“Absolutely Palpable Utopias”: The Expressionist Ideas Behind Bruno Taut’s GEHAG Housing Estates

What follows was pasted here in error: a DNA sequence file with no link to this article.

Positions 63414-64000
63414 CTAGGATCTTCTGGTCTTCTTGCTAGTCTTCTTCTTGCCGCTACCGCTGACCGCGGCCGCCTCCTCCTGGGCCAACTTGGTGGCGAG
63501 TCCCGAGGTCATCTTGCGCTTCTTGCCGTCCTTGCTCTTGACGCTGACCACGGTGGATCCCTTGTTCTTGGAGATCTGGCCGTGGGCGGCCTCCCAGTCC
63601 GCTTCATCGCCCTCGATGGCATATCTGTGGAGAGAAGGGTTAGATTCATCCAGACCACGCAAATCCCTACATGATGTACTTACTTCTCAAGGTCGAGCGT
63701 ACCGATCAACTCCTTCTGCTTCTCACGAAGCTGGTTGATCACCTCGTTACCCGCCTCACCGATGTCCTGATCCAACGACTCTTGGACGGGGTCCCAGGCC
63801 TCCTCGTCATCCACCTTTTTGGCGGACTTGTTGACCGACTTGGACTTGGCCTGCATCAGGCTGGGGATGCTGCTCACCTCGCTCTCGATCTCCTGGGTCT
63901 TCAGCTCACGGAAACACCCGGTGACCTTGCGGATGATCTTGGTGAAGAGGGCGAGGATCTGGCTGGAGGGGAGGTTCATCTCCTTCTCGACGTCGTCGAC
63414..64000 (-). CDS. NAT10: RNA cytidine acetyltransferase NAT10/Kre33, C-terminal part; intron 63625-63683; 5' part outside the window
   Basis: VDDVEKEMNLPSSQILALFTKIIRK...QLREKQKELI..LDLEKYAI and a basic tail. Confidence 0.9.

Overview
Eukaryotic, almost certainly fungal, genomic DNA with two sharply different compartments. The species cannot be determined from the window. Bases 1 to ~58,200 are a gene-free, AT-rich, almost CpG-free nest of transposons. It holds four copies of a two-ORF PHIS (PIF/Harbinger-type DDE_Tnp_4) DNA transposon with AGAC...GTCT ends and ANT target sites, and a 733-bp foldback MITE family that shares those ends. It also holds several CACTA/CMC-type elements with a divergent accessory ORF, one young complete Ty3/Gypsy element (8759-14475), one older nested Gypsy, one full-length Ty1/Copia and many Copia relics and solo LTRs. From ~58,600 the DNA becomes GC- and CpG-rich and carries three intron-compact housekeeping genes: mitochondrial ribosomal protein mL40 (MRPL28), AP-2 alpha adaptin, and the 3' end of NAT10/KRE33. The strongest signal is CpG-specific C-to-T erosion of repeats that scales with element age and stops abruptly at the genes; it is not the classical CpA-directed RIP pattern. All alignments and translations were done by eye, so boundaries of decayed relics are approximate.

The buildings Taut designed in the late 1920s bear few visible similarities to the expressionistic building and city plans he sketched during and immediately following the First World War. As such, Taut’s works are often separated into distinct stylistic periods. This categorization cloaks Taut’s continued commitment to socialist utopian ideals. This paper treats Taut’s expressionist period as a self-conscious attempt to clarify his architectural and socialist convictions. By situating Taut’s successive architectural phases in historical context, this paper will show how the ideas Taut explored during his expressionist phase continued to influence the design of the residential housing complexes he built with GEHAG in the late 1920s by analyzing his Britz Horseshoe Estate.
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